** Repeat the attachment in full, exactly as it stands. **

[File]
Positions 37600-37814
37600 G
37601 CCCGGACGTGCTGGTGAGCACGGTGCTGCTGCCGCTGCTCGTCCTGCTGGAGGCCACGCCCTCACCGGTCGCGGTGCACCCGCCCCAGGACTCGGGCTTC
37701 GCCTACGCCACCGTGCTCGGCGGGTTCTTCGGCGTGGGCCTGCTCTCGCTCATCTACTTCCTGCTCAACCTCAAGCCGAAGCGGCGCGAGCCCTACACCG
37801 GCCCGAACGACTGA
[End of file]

Positions 37600-37814
37600 G
37601 CCCGGACGTGCTGGTGAGCACGGTGCTGCTGCCGCTGCTCGTCCTGCTGGAGGCCACGCCCTCACCGGTCGCGGTGCACCCGCCCCAGGACTCGGGCTTC
37701 GCCTACGCCACCGTGCTCGGCGGGTTCTTCGGCGTGGGCCTGCTCTCGCTCATCTACTTCCTGCTCAACCTCAAGCCGAAGCGGCGCGAGCCCTACACCG
37801 GCCCGAACGACTGA